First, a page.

The television series Maria Clara at Ibarra currently aired on the GMA-TV channel, is the latest adaptation of Jose Rizal’s novel Noli Me Tangere.
I noticed the series included the evil Padre Damaso and Padre Salvi. These lying and cheating friars were lascivious, greedy and drunk with the political power they enjoyed during those colonial times of union of Church and State.
Padre Damaso and Padre Salvi lusted after the women of their period, notwithstanding their oath of celibacy as priests. Maria Clara is the daughter of Padre Damaso. Padre Salvi lusts for Maria Clara.
In my opinion, only the sex maniac Padre Camorra featured in El Filibusterismo, Rizal’s sequel to Noli, outdoes the evil Damaso and Salvi in terms of friarly libido.
Rizal’s objective in writing Noli and Fili is to put on record not only the worldliness of the Spanish friars in the Philippines, but the dangers of allowing Church officials to meddle in the secular affairs of the State.
Jesus Christ says it plainly and clearly in the Bible that the faithful shall “Render unto Caesar the things that belong to Caesar, and render unto God the things that belong to God.”
On the secular level, Section 6, Article II of the 1987 Constitution demands that the separation of Church and State in the Philippines shall be inviolable.
The foregoing biblical and constitutional mandates regarding the separation of Church and State are clear enough for anyone to understand. Catholic clergy are certainly aware of those mandates, yet they choose to ignore the same.
As an excuse for their unconstitutional meddling in politics, the clergy claims the Church must look after the welfare of its faithful.
That may be true for the spiritual welfare of the flock, but spiritual welfare is different from political welfare.
The tax-exempt status given by the Constitution to organized religion means the Church should not interfere in politics.
Filipino citizens have a right to criticize the government because they pay taxes. If the modern-day Padre Damaso wants to speak up against the government, then the likes of him should pay taxes first.
Padre Damaso and his cabal should not enjoy the best of both worlds—the right to engage in political discourse, and tax-exempt status.
In short, the Catholic clergy should keep all things spiritual to the confines of the Church, and leave all things political to the political forum. The Constitution and the laws have enough measures to address government abuse and anomalies.
In a way, the evil friars in Maria Clara at Ibarra remind me of many of today’s highly politicized cardinals, bishops, priests and nuns.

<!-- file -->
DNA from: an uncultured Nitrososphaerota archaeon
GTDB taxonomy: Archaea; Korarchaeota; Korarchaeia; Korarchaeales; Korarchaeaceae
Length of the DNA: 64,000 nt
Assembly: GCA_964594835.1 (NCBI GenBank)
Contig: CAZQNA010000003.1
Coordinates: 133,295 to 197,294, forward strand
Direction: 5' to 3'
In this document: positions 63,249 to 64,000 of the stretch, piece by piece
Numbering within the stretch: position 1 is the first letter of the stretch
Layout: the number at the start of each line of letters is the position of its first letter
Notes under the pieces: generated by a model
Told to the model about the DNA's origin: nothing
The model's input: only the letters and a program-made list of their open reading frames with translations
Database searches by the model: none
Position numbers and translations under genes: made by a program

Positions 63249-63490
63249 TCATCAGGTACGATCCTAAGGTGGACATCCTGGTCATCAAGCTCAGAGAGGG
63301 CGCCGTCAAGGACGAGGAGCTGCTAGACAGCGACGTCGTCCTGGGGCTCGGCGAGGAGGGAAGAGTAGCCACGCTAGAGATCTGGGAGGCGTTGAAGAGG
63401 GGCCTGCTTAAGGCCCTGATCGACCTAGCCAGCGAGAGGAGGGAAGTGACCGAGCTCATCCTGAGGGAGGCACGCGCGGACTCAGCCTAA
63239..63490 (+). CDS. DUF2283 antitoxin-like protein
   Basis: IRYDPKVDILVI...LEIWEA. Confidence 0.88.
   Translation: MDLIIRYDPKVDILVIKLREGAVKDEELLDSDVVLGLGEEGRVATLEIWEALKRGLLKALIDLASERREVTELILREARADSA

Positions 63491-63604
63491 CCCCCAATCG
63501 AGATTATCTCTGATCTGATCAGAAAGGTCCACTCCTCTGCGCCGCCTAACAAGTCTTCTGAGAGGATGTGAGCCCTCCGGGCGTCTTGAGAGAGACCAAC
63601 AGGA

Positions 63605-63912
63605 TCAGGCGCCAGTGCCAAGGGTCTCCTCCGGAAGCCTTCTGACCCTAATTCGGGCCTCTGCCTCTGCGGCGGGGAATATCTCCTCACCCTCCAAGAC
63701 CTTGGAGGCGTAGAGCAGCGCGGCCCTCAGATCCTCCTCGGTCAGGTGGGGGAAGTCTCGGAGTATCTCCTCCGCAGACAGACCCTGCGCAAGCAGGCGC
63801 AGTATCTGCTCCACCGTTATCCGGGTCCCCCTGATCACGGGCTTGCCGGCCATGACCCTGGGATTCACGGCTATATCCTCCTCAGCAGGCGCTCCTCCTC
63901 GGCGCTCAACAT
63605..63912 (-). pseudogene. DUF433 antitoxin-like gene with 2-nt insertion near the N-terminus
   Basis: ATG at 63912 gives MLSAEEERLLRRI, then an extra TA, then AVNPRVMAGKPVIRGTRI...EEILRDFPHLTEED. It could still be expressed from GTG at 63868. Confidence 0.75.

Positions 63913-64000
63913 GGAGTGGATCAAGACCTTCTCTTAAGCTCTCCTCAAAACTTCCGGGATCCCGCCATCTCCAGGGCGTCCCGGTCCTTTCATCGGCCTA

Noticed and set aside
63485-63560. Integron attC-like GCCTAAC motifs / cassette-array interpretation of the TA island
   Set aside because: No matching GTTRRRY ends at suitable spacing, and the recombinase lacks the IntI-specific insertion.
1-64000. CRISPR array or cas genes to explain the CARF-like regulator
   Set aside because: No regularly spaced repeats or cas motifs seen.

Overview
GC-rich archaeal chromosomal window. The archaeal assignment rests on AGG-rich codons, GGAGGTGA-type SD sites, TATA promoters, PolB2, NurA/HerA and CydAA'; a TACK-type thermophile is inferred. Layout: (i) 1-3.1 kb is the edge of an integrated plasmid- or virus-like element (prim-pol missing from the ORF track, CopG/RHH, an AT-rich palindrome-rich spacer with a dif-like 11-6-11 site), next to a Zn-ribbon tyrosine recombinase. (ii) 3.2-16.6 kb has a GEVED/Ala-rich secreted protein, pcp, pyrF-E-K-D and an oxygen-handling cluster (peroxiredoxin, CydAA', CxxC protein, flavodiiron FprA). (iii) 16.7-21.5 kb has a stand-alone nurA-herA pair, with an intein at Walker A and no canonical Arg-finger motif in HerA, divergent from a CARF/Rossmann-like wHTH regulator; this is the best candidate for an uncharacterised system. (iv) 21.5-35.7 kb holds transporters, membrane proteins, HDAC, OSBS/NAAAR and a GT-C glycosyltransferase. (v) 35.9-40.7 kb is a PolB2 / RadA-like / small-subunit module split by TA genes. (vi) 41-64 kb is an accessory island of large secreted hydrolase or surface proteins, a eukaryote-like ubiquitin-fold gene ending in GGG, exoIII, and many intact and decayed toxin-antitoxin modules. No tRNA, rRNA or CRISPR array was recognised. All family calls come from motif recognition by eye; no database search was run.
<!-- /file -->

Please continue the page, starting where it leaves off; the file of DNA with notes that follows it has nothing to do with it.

They are so immersed in politics that, apparently, most of them have completely “forgotten” about the separation of Church and State.
Aggravating their inexcusable “forgetfulness” is their desire to reacquire the political power they enjoyed in past administrations, notably during the term of the devotedly Catholic President Corazon Aquino (1986-1992).
The latter’s docile and submissive behavior toward Jaime Cardinal Sin, the politicized Archbishop of Manila, was public knowledge.
They also wielded immense political power during the administration of Mrs. Aquino’s son, President Benigno “Noynoy” Aquino III (2010-2016), who was a pale shadow of his father, the late Senator Ninoy Aquino.
In September 2010, Intramuros travel guide Carlos Celdran went inside the Manila Cathedral and displayed a sign bearing the word Damaso. Celdran did that to express his disapproval of Church meddling in legislation and other political concerns.
Apparently, Celdran believed that if the Church adamantly disobeys the Constitution, its leaders must be exposed for their brazen disobedience.
Church doctrine preaches forgiveness of sins and offenses.
Instead of following that fundamental church doctrine, Padre Damaso and his cohorts chose to file a criminal case for “offending religious feelings” against Celdran.
Sometime before the state visit of Pope Francis to Manila in January 2015, then Manila Archbishop Luis Cardinal Tagle announced his specious disclaimer that the Church had already forgiven Celdran, and “the People of the Philippines” are the ones who are actively prosecuting the criminal case against Celdran.
It turned out, however, that the clergy had been actively pursuing the criminal case against Celdran, and that all criminal cases are prosecuted in court in the name of “the People of the Philippines.”
Likewise, the clergy supported last year’s unsuccessful presidential run of the incompetent Leni Robredo, whom they believed will be totally servile to the clergy.
Last year, after Pope Francis fired Cardinal Tagle as head of Caritas Internationalis, the global charity arm of the Church, Bishop Pablo David of Caloocan City and a certain Father Gregory Gaston offered all sorts of excuses for Tagle’s ouster even if they had no actual knowledge of the real reasons behind the papal decision.
Maria Clara at Ibarra may be a reflection of the local Catholic Church today.